Arizona has won its last 18 games against Stanford, dating back to 2009. The Star's Bruce Pascoe previews the latest installment.
5 reasons the Wildcats could extend their Stanford streak
During a season in which the Arizona Wildcats just ended their worst losing streak in 36 years, an old standby could be in danger, too.
That is, Stanford might beat them.
Stanford is the only remaining Pac-12 team that hasn’t ever beaten Arizona in the Sean Miller era. The Wildcats are 17-0 against the Cardinal since Miller arrived for the 2009-10 season, and haven’t lost to Stanford since Jan. 4, 2009 at Maples Pavilion.
Now, at least by the standards of a weakened Pac-12 this season, the Cardinal is on a roll. Stanford has won five of its past seven games, though the two losses were blowouts: at Oregon on Feb. 10, and at ASU on Wednesday.
Fast but sometimes turnover prone, the Cardinal have become more efficient offensively while challenging to earn one of the Pac-12 Tournament’s top four seeds, with only three games — all home — left after Sunday.
Arizona, meanwhile, is all but locked into a first-round game and is sliding off the NIT bubble, with an ominous trip to Oregon next week.
But the Wildcats may still have some hope Sunday. Here’s why:
1. They’ll have a sense of urgency
Many coaches like to insist that the next game on their schedule is the most important, and Miller did just that after the Wildcats beat Cal 76-51 on Thursday.
“In my mind, there's no game that we've played this season that's bigger than the one we play on Sunday,” Miller said.
But there’s a pretty good chance he means it this time, because the result on Sunday could send the Wildcats in one of two vastly different directions.
A win would put the Wildcats at 15-12 overall and 7-8 in the Pac-12, with some momentum and the hope of getting guard Brandon Williams back in Oregon next week (if Williams doesn't come back Sunday, of which Miller said there is a slim chance).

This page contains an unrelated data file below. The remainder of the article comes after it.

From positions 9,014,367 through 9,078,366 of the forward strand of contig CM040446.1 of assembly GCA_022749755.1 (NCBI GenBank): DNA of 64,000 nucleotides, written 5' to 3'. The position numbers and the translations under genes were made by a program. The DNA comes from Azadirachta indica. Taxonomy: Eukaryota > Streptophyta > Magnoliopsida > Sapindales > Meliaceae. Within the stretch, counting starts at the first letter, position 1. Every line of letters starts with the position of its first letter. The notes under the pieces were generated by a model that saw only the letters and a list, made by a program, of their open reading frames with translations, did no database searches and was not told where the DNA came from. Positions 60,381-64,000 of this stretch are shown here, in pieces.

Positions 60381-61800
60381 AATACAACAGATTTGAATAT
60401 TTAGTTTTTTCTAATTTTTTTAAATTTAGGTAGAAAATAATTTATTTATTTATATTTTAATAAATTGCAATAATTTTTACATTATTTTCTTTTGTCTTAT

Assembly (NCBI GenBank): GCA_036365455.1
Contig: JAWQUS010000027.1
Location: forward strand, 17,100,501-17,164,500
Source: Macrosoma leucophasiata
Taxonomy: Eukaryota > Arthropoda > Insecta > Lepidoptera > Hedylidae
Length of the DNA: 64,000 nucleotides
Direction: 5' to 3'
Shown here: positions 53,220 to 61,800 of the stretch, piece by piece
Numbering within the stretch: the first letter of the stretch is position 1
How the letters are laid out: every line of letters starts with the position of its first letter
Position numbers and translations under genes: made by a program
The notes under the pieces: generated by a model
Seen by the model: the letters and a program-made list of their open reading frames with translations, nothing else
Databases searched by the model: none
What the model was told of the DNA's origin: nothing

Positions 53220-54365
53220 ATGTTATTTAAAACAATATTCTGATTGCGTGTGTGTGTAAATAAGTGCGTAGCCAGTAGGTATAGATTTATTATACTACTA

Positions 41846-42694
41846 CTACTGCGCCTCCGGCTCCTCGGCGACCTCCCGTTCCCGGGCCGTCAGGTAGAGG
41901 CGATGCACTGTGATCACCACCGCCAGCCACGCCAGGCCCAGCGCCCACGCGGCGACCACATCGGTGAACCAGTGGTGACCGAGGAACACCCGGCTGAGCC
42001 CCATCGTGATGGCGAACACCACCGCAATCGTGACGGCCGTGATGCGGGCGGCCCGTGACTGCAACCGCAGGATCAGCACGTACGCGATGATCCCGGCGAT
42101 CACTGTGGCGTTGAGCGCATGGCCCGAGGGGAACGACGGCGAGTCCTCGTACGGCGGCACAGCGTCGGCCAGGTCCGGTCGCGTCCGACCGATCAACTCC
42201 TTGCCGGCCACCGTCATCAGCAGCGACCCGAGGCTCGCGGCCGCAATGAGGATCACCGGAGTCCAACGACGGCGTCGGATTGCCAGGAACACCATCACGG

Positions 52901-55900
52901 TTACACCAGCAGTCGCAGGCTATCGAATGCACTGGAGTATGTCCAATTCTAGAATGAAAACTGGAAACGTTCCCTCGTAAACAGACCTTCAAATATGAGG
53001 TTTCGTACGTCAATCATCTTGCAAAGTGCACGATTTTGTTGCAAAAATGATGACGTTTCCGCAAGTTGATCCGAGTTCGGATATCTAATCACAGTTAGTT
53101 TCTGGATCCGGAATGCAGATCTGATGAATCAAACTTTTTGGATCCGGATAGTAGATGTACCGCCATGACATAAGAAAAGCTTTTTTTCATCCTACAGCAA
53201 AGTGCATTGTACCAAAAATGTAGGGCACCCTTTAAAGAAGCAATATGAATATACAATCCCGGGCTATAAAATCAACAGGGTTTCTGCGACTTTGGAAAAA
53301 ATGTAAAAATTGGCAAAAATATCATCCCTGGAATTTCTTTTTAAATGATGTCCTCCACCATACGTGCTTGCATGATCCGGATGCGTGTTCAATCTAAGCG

UA would also at least have a mathematical shot at one of four Pac-12 Tournament byes or a preferential No. 5 seed (playing Cal in the first round) or No. 6 (probably playing WSU).
A loss would drop the Wildcats to 6-9 in the Pac-12, heading them firmly toward a No. 7-10 seeds in the Pac-12 Tournament, meaning a first-round game probably against somebody they will have already lost to, like Stanford, Colorado, UCLA or Oregon.
Such an opener would in turn ensure making a four-game run through the Pac-12 Tournament for an automatic NCAA Tournament berth would be extraordinarily difficult.
Then there’s the matter of some much-needed momentum, which can get spun either way Sunday: UA has left only the trip to Oregon next week and what figures to be an emotional home-court finale with ASU on March 9. No doubt the Wildcats need to be confident before those three games.
2. KZ Okpala is questionable
With his ability to shoot inside and out while drawing fouls, 6-foot-9 Stanford sophomore forward KZ Okpala has quietly raced up the NBA Draft boards to the point where ESPN now says “he figures to generate interest in the lottery.”
The Wildcats have no reason to disagree with that assessment: On Jan. 9, Okpala lit them up with 29 points on 11-for-16 shooting, while collecting six rebounds, dishing four assists and drawing nine fouls that led to 12 appearances on the free-throw line.
But Okpala sat out Wednesday at ASU after suffering what Stanford is calling an upper-body injury in practice beforehand, and a return to full form is not guaranteed for Sunday’s game.